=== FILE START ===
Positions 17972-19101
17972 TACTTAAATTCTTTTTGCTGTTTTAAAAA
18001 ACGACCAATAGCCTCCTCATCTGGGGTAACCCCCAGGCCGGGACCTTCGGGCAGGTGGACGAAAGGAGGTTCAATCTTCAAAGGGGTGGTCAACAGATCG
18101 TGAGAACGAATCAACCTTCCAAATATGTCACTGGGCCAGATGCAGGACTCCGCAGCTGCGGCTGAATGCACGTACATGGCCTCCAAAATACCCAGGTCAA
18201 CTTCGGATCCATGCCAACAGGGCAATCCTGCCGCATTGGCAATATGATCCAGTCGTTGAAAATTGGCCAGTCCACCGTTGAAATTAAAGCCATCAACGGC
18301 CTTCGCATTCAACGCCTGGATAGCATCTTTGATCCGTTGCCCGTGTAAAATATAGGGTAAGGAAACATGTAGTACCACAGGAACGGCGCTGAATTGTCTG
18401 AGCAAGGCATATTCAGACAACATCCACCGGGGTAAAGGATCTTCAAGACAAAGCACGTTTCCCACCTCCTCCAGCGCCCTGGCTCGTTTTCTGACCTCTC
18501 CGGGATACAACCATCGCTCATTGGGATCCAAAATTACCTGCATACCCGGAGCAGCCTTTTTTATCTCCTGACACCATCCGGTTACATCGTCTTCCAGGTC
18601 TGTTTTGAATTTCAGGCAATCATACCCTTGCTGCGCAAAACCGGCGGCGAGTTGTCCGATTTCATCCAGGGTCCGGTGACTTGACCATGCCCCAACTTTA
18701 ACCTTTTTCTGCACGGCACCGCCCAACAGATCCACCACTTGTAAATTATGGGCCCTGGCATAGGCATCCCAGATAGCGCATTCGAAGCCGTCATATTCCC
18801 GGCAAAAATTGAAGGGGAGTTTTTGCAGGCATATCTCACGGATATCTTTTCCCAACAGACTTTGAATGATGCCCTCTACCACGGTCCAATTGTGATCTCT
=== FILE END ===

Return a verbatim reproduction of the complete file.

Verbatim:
Positions 17972-19101
17972 TACTTAAATTCTTTTTGCTGTTTTAAAAA
18001 ACGACCAATAGCCTCCTCATCTGGGGTAACCCCCAGGCCGGGACCTTCGGGCAGGTGGACGAAAGGAGGTTCAATCTTCAAAGGGGTGGTCAACAGATCG
18101 TGAGAACGAATCAACCTTCCAAATATGTCACTGGGCCAGATGCAGGACTCCGCAGCTGCGGCTGAATGCACGTACATGGCCTCCAAAATACCCAGGTCAA
18201 CTTCGGATCCATGCCAACAGGGCAATCCTGCCGCATTGGCAATATGATCCAGTCGTTGAAAATTGGCCAGTCCACCGTTGAAATTAAAGCCATCAACGGC
18301 CTTCGCATTCAACGCCTGGATAGCATCTTTGATCCGTTGCCCGTGTAAAATATAGGGTAAGGAAACATGTAGTACCACAGGAACGGCGCTGAATTGTCTG
18401 AGCAAGGCATATTCAGACAACATCCACCGGGGTAAAGGATCTTCAAGACAAAGCACGTTTCCCACCTCCTCCAGCGCCCTGGCTCGTTTTCTGACCTCTC
18501 CGGGATACAACCATCGCTCATTGGGATCCAAAATTACCTGCATACCCGGAGCAGCCTTTTTTATCTCCTGACACCATCCGGTTACATCGTCTTCCAGGTC
18601 TGTTTTGAATTTCAGGCAATCATACCCTTGCTGCGCAAAACCGGCGGCGAGTTGTCCGATTTCATCCAGGGTCCGGTGACTTGACCATGCCCCAACTTTA
18701 ACCTTTTTCTGCACGGCACCGCCCAACAGATCCACCACTTGTAAATTATGGGCCCTGGCATAGGCATCCCAGATAGCGCATTCGAAGCCGTCATATTCCC
18801 GGCAAAAATTGAAGGGGAGTTTTTGCAGGCATATCTCACGGATATCTTTTCCCAACAGACTTTGAATGATGCCCTCTACCACGGTCCAATTGTGATCTCT